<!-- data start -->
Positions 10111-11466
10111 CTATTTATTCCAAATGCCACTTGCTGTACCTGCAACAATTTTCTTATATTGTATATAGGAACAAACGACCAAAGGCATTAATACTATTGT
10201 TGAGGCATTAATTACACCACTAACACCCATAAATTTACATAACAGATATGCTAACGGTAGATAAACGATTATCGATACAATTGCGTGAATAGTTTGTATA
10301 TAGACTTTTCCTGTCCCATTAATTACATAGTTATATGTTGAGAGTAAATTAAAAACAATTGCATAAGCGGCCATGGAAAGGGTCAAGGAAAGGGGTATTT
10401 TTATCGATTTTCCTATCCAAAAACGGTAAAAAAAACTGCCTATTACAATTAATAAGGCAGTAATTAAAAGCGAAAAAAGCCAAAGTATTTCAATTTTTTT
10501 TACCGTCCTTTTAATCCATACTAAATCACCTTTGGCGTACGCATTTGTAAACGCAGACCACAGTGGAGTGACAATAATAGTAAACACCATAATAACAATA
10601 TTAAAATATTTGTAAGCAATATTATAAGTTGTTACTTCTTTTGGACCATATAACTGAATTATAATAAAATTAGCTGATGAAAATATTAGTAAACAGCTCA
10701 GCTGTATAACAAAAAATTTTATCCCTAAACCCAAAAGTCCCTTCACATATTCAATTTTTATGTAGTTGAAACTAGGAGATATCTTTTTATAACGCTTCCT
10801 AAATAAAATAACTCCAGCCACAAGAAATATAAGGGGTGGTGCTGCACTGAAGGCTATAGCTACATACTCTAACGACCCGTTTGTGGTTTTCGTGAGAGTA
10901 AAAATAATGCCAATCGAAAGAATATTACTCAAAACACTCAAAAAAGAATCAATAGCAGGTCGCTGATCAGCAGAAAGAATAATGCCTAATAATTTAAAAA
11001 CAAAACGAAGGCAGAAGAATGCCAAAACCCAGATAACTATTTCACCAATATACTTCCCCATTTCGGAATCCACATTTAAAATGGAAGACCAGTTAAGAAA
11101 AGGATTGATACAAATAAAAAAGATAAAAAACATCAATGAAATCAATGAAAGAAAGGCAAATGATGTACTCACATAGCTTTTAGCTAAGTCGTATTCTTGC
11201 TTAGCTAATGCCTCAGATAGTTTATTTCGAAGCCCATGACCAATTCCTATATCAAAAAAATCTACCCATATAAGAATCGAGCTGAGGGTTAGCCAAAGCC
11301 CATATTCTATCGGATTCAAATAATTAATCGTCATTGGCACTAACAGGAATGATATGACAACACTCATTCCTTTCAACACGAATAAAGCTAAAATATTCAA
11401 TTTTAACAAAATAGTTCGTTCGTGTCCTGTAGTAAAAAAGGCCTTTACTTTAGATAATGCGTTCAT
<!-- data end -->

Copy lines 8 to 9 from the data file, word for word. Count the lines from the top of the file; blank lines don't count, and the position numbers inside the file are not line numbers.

10701 GCTGTATAACAAAAAATTTTATCCCTAAACCCAAAAGTCCCTTCACATATTCAATTTTTATGTAGTTGAAACTAGGAGATATCTTTTTATAACGCTTCCT
10801 AAATAAAATAACTCCAGCCACAAGAAATATAAGGGGTGGTGCTGCACTGAAGGCTATAGCTACATACTCTAACGACCCGTTTGTGGTTTTCGTGAGAGTA